And when the smaller and medium-sized firms cut prices to match third world competitors, they deprive themselves of earnings to reinvest in new technology, plant, and equipment. In effect, they plunge into a no-win struggle based largely on price -- in effect an industrial race to the bottom. Either way, of course, their employees lose, as their jobs disappear completely or their wages and benefits are cut way back. Along the way, these workers, and the nation as a whole, steadily lose their ability to pay their import bills responsibly, i.e., through increased earnings and not increased borrowing.

Therefore, America's international finances suffer as well. Expanding trade with countries needing to foster exports and limit imports has inevitably fueled America's enormous trade deficits. And because these staggering imbalances continuously undermine global financial stability, the multinationals and the countries like China that are profiting handsomely in the short run won't escape the crisis coming into view -- with the dollar already beginning to succumb to a lack of confidence.

This, in fact, is the real "NAFTA model" being followed by U.S. trade policy -- a pattern much more dangerous, but also more complex, than the left-wing trade critics' broad-brush charge that global capital has been given breathtaking new opportunities to exploit global labor. It involves using trade agreements to upset the equilibrium between consumption and production that the entire global economy -- and all the countries in it, rich and poor alike -- depends on for durable prosperity. And it's the inevitable consequence of offshoring -- which viewed in this context means stripping countries like the United States of the production capability and thus the earnings opportunities they need to pay for consumption responsibly, and sending this wherewithal to low-income countries that will long remain too poor or indebted or mercantilist to absorb much of this output themselves.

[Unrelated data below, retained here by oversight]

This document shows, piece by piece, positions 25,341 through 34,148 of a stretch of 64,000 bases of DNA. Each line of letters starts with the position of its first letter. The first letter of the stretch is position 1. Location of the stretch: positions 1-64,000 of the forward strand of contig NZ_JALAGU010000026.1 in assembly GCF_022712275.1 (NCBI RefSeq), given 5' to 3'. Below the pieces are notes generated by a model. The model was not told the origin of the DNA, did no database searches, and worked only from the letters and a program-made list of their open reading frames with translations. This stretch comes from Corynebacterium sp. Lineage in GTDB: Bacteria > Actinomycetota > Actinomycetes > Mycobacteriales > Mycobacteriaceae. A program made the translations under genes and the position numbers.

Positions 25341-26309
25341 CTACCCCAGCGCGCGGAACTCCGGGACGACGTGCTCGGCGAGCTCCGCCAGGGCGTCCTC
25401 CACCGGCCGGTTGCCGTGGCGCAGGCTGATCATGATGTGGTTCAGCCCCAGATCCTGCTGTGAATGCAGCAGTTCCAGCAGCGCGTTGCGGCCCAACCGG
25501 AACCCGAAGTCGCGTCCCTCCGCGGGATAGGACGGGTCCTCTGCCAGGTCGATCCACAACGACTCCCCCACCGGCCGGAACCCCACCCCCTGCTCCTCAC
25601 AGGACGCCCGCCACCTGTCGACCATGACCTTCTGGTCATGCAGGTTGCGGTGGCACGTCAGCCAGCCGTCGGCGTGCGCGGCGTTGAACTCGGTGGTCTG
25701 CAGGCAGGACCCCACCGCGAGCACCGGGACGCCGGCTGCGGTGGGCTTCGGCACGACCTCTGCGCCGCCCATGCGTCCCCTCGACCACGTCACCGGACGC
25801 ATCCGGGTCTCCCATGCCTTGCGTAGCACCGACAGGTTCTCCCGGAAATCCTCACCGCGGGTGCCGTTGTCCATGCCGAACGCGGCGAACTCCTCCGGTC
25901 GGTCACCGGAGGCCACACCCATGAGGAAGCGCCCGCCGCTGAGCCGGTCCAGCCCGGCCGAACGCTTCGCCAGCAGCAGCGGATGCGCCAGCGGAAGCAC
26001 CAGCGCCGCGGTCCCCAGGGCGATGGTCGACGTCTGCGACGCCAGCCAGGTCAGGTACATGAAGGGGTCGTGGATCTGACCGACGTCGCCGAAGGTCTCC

Thus this real NAFTA model condemns the higher-income countries to ever more borrowing in order to maintain consumption levels and living standards, at the very time that it encourages ever more over-production from the consumption-challenged low-income countries.

Just as bad, the new White House-Congressional consensus reached on trade policy over the last year has no capability whatever to change the NAFTA model and put the U.S. and world economies on more solid footings. As explained in previous columns (especially "Democrats' Trade Plan Needs More Work," April 4, 2007), there's simply too big a labor glut in the developing world to boost pay there by protecting worker rights more effectively. That strategy hasn't even worked in the United States once America opened wide to imports. In addition, labor costs are falling as a percentage of manufacturing costs in critical third world countries like China, as they move steadily into more capital-intensive sectors.

Requiring better environmental standards on third world manufacturing is more promising in theory, but runs into a fatal obstacle that undermines the worker rights strategy as well -- enforceability. Simply put, how many zillion American officials are going to have to be running around inspecting how many zillion third world factories to put the necessary teeth into this approach? Again, as a point of reference, the U.S. taxpayer is reluctant to pay for the needed personnel and resources to get that job done even in this country.

As has been the case since the real NAFTA model emerged, the only realistic response is for the U.S. government to recognize its still decisive power, take matters into its own hands, focus on controlling what is controllable (access to the U.S. market) rather than what is uncontrollable (socioeconomic conditions and government policies around the world) and use import restrictions to bring global trade accounts into sustainable balance. International agreement from a world all too accustomed to free-riding would, of course, be valuable in speeding the process. But ultimately the United States has led the way into this mess, and it will have to be the United States that leads the way out.